Kiki de Montparnasse, Immortal yet Forgotten Queen—Part II

Portrait by Kees Van Dongen

Last week I introduced readers to the larger-than-life Kiki de Montparnasse. Kiki was a flamboyant artist’s model and muse of many notable painters, sculptors, and photographers living in Paris during les années folles, or 1920s. Born into poverty and abandoned by her parents, Kiki found herself alone on the streets…

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Kiki de Montparnasse, Muse of A Thousand Faces — Part I

Photo of Kiki by Pablo Gargallo

There are many reasons why I love my public library and high on the list is its world language section. Over the years, regularly browsing the French stacks, I’ve often noticed the book Kiki de Montparnasse, by Catel Muller and José-Louis Bocquet. For whatever reason, the cover blurb never managed…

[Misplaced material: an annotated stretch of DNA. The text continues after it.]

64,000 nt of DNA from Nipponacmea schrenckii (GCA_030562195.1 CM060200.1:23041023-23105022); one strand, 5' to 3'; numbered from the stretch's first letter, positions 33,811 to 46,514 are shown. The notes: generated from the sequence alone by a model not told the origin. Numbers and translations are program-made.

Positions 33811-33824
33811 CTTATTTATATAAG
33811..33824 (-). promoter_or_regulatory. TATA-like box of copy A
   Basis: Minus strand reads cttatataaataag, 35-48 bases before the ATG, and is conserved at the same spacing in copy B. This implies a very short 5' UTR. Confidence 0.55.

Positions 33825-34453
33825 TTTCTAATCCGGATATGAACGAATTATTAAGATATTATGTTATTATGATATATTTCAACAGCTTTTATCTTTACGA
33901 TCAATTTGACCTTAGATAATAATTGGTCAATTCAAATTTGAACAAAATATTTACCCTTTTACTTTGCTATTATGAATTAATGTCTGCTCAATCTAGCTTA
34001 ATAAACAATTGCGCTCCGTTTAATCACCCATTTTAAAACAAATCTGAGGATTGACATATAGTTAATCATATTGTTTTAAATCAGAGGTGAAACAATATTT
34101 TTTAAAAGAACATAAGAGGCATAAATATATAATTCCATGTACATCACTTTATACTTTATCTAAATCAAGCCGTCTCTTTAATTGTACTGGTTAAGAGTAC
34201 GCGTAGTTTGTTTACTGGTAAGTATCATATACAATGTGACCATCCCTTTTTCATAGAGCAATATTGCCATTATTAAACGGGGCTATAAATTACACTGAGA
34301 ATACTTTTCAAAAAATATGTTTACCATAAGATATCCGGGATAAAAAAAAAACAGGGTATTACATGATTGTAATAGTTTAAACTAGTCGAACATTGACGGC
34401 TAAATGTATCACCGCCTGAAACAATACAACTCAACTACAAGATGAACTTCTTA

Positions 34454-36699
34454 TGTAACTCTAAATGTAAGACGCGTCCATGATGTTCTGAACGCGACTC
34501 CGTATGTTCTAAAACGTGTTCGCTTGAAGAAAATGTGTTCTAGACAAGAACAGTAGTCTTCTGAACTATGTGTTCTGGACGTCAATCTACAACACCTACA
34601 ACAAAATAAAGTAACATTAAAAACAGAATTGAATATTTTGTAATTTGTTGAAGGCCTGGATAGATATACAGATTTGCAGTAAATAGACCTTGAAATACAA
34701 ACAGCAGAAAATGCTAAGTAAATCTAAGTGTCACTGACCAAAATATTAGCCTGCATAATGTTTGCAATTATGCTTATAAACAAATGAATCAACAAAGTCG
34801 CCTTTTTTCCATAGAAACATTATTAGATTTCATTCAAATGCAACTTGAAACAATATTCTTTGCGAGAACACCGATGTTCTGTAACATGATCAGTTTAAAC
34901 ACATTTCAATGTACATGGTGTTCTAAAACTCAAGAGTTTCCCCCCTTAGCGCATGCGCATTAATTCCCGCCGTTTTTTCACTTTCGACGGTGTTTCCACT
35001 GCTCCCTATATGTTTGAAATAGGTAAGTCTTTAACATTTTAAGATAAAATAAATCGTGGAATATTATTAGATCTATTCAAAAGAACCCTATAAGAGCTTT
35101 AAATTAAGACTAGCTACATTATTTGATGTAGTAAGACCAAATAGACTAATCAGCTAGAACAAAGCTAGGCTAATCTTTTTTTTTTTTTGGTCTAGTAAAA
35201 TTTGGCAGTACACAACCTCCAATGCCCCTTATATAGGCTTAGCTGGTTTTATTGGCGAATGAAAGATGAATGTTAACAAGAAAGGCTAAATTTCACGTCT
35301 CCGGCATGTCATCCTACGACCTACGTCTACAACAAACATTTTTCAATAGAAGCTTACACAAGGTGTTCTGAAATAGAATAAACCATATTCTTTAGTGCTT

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Fanciful Visions of Notre Dame’s Reconstruction

Christophe Pinguet, Que la lumière soit

Earlier this month, and more than a year after a disastrous blaze nearly caused Notre Dame’s total collapse, President Emmanuel Macron announced that the ancient cathedral’s spire will be reconstructed in its previous form. This declaration may seem a bit overdue. However, much has transpired since flames engulfed, then toppled,…

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Recent News from the World of Wine Forgery

Old wine bottles

Last summer I wrote a post about Rudy Kurniawan, perhaps the world’s greatest wine forger. His story is told in both a Netflix documentary, Sour Grapes, and an award-winning book, In Vino Duplicitas. Kurniawan, a young and charismatic wine collector who scammed wealthy wine collectors out of millions, makes a…

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Two Very Different but Excellent Podcasts

The Dying Gaul

The summer months have me outside on most days, working to restore my garden after years of my son’s punishing soccer drills. As I water, weed, trim, and thin, I like to listen to podcasts. I recently discovered two of the historical variety that I thoroughly enjoyed. In each recording,…

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